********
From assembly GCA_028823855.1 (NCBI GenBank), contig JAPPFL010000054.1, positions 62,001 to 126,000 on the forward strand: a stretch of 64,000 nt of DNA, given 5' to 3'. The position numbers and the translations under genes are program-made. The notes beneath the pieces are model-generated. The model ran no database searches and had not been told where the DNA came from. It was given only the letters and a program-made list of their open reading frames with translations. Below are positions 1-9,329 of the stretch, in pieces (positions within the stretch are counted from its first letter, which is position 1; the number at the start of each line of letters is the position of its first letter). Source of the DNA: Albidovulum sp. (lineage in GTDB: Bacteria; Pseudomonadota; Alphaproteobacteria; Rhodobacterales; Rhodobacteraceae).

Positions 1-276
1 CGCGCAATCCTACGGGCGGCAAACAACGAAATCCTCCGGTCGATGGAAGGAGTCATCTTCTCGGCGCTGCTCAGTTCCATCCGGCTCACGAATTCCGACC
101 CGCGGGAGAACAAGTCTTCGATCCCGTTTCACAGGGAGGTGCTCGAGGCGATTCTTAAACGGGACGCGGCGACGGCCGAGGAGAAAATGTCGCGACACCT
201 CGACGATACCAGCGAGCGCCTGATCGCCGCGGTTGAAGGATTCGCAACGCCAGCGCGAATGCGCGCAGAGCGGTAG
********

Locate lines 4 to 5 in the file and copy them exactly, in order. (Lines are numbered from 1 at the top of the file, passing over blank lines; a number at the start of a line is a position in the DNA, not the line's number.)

101 CGCGGGAGAACAAGTCTTCGATCCCGTTTCACAGGGAGGTGCTCGAGGCGATTCTTAAACGGGACGCGGCGACGGCCGAGGAGAAAATGTCGCGACACCT
201 CGACGATACCAGCGAGCGCCTGATCGCCGCGGTTGAAGGATTCGCAACGCCAGCGCGAATGCGCGCAGAGCGGTAG